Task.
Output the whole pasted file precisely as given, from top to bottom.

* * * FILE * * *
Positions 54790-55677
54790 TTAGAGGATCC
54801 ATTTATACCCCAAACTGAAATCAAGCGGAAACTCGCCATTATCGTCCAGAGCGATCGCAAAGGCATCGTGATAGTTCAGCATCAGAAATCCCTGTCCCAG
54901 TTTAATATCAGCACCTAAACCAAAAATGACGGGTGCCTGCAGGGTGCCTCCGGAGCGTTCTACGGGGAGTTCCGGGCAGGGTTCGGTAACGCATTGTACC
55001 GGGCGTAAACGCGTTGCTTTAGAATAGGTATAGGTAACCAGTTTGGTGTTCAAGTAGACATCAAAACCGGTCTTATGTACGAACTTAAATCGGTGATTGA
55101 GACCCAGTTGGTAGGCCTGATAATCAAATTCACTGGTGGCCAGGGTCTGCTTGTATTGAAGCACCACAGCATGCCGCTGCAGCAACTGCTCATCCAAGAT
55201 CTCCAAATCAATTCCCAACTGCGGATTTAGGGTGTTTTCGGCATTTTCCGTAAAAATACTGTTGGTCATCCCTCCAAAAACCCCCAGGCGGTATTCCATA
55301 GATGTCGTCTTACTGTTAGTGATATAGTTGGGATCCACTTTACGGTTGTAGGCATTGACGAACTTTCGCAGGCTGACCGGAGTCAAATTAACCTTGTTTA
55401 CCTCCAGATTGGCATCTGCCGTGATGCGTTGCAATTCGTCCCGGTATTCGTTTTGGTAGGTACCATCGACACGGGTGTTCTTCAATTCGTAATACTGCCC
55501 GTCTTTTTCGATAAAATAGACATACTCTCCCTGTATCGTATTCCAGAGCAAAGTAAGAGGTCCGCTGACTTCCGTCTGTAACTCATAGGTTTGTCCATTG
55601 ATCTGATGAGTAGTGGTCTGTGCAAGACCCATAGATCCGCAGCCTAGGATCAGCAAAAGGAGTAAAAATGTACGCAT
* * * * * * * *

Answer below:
Positions 54790-55677
54790 TTAGAGGATCC
54801 ATTTATACCCCAAACTGAAATCAAGCGGAAACTCGCCATTATCGTCCAGAGCGATCGCAAAGGCATCGTGATAGTTCAGCATCAGAAATCCCTGTCCCAG
54901 TTTAATATCAGCACCTAAACCAAAAATGACGGGTGCCTGCAGGGTGCCTCCGGAGCGTTCTACGGGGAGTTCCGGGCAGGGTTCGGTAACGCATTGTACC
55001 GGGCGTAAACGCGTTGCTTTAGAATAGGTATAGGTAACCAGTTTGGTGTTCAAGTAGACATCAAAACCGGTCTTATGTACGAACTTAAATCGGTGATTGA
55101 GACCCAGTTGGTAGGCCTGATAATCAAATTCACTGGTGGCCAGGGTCTGCTTGTATTGAAGCACCACAGCATGCCGCTGCAGCAACTGCTCATCCAAGAT
55201 CTCCAAATCAATTCCCAACTGCGGATTTAGGGTGTTTTCGGCATTTTCCGTAAAAATACTGTTGGTCATCCCTCCAAAAACCCCCAGGCGGTATTCCATA
55301 GATGTCGTCTTACTGTTAGTGATATAGTTGGGATCCACTTTACGGTTGTAGGCATTGACGAACTTTCGCAGGCTGACCGGAGTCAAATTAACCTTGTTTA
55401 CCTCCAGATTGGCATCTGCCGTGATGCGTTGCAATTCGTCCCGGTATTCGTTTTGGTAGGTACCATCGACACGGGTGTTCTTCAATTCGTAATACTGCCC
55501 GTCTTTTTCGATAAAATAGACATACTCTCCCTGTATCGTATTCCAGAGCAAAGTAAGAGGTCCGCTGACTTCCGTCTGTAACTCATAGGTTTGTCCATTG
55601 ATCTGATGAGTAGTGGTCTGTGCAAGACCCATAGATCCGCAGCCTAGGATCAGCAAAAGGAGTAAAAATGTACGCAT